The Best Ways to Use Call Scripts


To script or not to script?  That is the question…

In this article Stella Jones explores the best time and the best ways to use call scripting.

Effective scripts are the basis of most successful telemarketing campaigns as they ensure a consistent message and prepare the agent for any questions that may arise. However, there are many different types of script to choose from, from the word-for-word variety, to general call flows, and a combination of the two.

Whatever script you choose, it is vital that the agent is equipped with background information and, ideally, training, to enable them to think on their feet if the script doesn’t go as planned.

When making phone calls, especially sales calls, it can be very tempting to ask agents to follow a word-for-word script. Many people seem to think that this is the best way of ensuring that the customer will be informed of all the facts.

man wearing headset talking in relaxed manner

Avoid stilted conversations

However, what they are forgetting is that they are dealing with human beings. However good the agent, scripts that require the agent to deliver them word for word lead to stilted conversations, where the agent doesn’t have the option of engaging in a proper conversation. People instinctively know when a telemarketer is using a script, especially during the opening of the conversation, and this can make them feel like just another person on the list, and immediately turn them off from the conversation.

There are times when scripts like this are necessary, for example, if a piece of information needs delivering 100% accurately. This is especially common for legal compliance (such as in the insurance field) or a market research campaign where it is essential to ask the questions in a set order, and with exact wording, to avoid influencing the responses.

Don’t script the entire call

Thankfully, most people are usually accepting of scripts in these situations as they understand they are necessary. However, we would recommend not scripting the entire call, just the key sections. This allows the agent to highlight the fact that part of the conversation is scripted and explain the reasons behind it. For example, the scripted section could be prefaced with something like:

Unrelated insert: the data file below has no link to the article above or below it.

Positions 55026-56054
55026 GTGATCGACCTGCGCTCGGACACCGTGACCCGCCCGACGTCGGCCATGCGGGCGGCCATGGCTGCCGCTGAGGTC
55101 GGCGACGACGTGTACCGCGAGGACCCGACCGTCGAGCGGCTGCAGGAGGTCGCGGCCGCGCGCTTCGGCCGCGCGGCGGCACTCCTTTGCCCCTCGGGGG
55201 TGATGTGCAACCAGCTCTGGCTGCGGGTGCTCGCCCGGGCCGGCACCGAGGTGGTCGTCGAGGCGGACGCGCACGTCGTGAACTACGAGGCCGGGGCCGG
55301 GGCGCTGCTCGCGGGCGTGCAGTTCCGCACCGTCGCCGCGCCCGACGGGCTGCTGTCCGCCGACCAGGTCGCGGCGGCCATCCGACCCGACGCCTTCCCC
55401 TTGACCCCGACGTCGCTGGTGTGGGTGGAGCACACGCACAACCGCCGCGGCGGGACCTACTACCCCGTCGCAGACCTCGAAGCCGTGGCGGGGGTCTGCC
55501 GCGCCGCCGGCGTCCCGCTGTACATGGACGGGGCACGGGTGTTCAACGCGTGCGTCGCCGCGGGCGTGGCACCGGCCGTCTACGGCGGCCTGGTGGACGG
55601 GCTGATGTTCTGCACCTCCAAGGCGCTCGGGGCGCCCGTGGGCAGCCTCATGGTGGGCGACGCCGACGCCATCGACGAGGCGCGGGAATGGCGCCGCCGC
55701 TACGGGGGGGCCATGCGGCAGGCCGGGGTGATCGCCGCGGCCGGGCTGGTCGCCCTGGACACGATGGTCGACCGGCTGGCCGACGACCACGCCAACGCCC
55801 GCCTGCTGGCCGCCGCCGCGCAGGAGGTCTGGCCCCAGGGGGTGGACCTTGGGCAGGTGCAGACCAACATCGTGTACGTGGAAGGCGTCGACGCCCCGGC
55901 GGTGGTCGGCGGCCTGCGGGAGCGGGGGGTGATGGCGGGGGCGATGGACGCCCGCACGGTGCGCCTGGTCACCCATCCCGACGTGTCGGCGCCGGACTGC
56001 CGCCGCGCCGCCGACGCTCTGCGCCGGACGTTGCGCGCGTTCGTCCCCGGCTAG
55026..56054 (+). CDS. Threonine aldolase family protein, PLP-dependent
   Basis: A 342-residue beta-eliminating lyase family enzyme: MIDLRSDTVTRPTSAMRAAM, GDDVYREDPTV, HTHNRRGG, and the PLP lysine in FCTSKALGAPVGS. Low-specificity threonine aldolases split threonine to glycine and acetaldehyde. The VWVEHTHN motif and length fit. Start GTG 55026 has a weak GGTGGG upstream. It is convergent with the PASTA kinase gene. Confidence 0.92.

“For legal reasons, I need to ask you some scripted questions. Is this okay?”


“I’ll now move on to the market research questionnaire. The questions have to be asked in a set way to ensure we capture your true opinions and there is no influence over you from the way the question is asked. Are you happy for me to proceed?”

Once the scripted part has finished, the agent should then thank the person being called for allowing them to read from the script, and return to the previous format. However, what format should the rest of the call take?

Flexible scripting options

We recommend that companies equip those making calls with a ‘call flow’, the most flexible of the scripted options. It describes the general path the call should follow and tends to be in the form of a suggested introduction and reminders of information that they need to confirm, such as whether that person is a decision maker. It also gives guidance on methods of establishing a need for the product or service, a clear outline of the features and benefits, suggestions on objection handling, and ways to close the sale.

The call flow will often include snippets of scripted speech to include in the conversation, such as exactly how a company wants to be described, how to explain the benefits of a product, and scripted answers to questions they are likely to be asked, but it should not restrict the telemarketer so much that they do not allow the conversation to develop naturally.

Get the product information right

When using a call flow it is essential that the agent has access to plenty of background information on products and services so that they can speak with confidence, and answer any questions that arise. This method ensures that the agent can think on their feet and react professionally to questions and concerns the customer may have, rather than delivering a scripted message at the customer’s expense.
Most companies will choose a combination of these methods depending on the purpose of the calls and the experience of the agent.

Key points to remember

Stella Jones

Stella Jones

Whichever script format you choose, there are some key points to remember.

  1. Make sure that all scripts have a conversational tone and that the agent uses their own character and voice inflections – no matter what the script – no one wants to talk to a robot.
  2. Keep responses short and sharp, or they become too difficult to deliver in a natural way
  3. Ensure they allow for the customer to participate and for the agent to respond to their views and possible objections.

Stella Jones is founder and CEO of B2B Contact Marketing – Creators of marketing map

Author: Jo Robinson

Published On: 23rd Mar 2011 - Last modified: 22nd Mar 2017